Women starting out in property hardest hit by gender pay gap

///Women starting out in property hardest hit by gender pay gap

Salaries for UK property professionals have continued to rise at an average increase of 7.1% in 2016, according to the latest survey by RICS & Macdonald & Company. However, the gender pay gap continues with male property professionals earning £7,000 pa more on average than female counterparts (£57,509 versus £45,689).

While this gap has closed slightly, from 27.0% last year to 25.9% in 2016, the discrepancy is evident across all age groups and is most acute for those aged between 18-22, where the difference in average salary is 28.7%.

Competition for talent continues with the average salary increase awarded to respondents who moved employer in the last year reached 16.2%, while the average increase received by respondents under 30 jumped by 12%.

Bonuses awarded to entry level candidates jumped by 79% this year and employees at this level are also most likely to move job – of those who indicated they are likely to look to change roles this year 35% are relatively inexperienced, compared to 19% last year.

RICS Equalities Manager, Justine Wallis-Leggett, commented: “The fact that 64% of respondents reported a rise in salary will offer cold comfort to the many women in the sector, especially those at entry level, who are once again confronted with a significant gender pay gap. The industry must urgently take action to create a more balanced workforce that attracts the best talent if it wants to remain competitive.

“We can achieve this by introducing inclusive working practices such as flexible working. These are key to employee engagement, and in an increasingly competitive market, employers cannot afford to create working environments that only serve the needs of a small majority of the workforce.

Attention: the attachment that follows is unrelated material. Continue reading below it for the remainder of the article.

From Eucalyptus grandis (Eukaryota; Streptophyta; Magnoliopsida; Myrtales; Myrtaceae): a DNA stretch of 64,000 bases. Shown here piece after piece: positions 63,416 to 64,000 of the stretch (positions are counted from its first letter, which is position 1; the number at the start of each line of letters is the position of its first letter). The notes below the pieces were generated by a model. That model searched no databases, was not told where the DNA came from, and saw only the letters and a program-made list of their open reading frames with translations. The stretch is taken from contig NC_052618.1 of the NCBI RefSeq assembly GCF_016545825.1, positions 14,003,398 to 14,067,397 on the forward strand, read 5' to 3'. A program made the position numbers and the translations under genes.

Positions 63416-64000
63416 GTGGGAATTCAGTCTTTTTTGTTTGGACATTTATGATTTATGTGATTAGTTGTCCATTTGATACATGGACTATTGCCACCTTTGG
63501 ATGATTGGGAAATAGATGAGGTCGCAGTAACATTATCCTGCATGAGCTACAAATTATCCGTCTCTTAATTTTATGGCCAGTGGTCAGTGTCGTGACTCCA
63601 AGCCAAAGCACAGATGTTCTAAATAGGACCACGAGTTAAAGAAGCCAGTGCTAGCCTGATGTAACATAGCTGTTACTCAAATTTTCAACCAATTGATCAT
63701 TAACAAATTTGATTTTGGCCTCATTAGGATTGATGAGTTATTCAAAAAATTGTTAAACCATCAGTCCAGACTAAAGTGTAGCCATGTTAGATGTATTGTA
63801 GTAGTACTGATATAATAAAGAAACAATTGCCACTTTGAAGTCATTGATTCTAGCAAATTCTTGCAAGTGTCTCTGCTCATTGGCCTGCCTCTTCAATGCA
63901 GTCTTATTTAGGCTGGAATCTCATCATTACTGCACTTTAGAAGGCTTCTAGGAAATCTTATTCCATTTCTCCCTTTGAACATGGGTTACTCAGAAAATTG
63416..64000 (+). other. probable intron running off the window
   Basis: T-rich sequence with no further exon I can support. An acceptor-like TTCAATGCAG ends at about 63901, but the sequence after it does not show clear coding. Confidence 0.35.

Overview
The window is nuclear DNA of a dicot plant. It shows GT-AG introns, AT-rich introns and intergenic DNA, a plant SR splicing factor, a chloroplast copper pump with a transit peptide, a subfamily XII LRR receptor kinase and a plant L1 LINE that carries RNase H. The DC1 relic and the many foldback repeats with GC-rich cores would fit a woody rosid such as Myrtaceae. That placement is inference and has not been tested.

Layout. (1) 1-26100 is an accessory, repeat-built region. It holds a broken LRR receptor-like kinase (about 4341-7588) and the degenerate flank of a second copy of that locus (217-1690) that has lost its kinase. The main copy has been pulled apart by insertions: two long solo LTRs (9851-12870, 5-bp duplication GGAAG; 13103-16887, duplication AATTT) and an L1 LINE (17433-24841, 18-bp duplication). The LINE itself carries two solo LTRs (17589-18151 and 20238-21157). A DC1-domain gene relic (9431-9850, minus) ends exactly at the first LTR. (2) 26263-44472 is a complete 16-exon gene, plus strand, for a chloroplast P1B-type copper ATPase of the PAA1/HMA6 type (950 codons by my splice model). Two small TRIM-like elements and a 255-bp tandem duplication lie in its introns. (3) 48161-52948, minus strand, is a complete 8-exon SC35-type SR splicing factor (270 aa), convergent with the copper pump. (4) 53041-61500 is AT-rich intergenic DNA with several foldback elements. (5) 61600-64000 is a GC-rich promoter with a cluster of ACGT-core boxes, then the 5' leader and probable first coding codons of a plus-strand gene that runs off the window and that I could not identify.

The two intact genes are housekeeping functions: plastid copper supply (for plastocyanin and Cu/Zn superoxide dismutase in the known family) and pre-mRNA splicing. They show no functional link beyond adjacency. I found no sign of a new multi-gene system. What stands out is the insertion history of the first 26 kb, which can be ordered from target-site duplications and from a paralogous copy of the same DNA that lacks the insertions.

“RICS has launched an Inclusive Employer Quality Mark*, which asks employers to put inclusivity at the heart of what they do, and aims to support them in sharing best practice, and we would urge all firms to put their money where their mouth is by signing up. Until there is a true commitment to change within the sector, we will continue to see results like these and the subsequent drift of talent away from our sector.”

Looking at the picture across the UK – those working in greater London continue to earn, on average, the most (£65,050) and command a premium of 20.8% over the South East and 52.2% over Ireland. The majority of the rest of the UK have indicated only a slight growth in average annual salaries, with the greatest growth seen in Scotland (+2%) and the Midlands (+1%).
RICS qualifications continue to show their merit with a FRICS earning £69,885 in comparison to a non RICS counterpart (£43,905) while those with a RICS part qualification secured the highest average salary increase up £5,198 from £37,837 to £43,035 (+13.7%).

By |2016-12-19T20:37:52+01:00February 22nd, 2016|News|0 Comments

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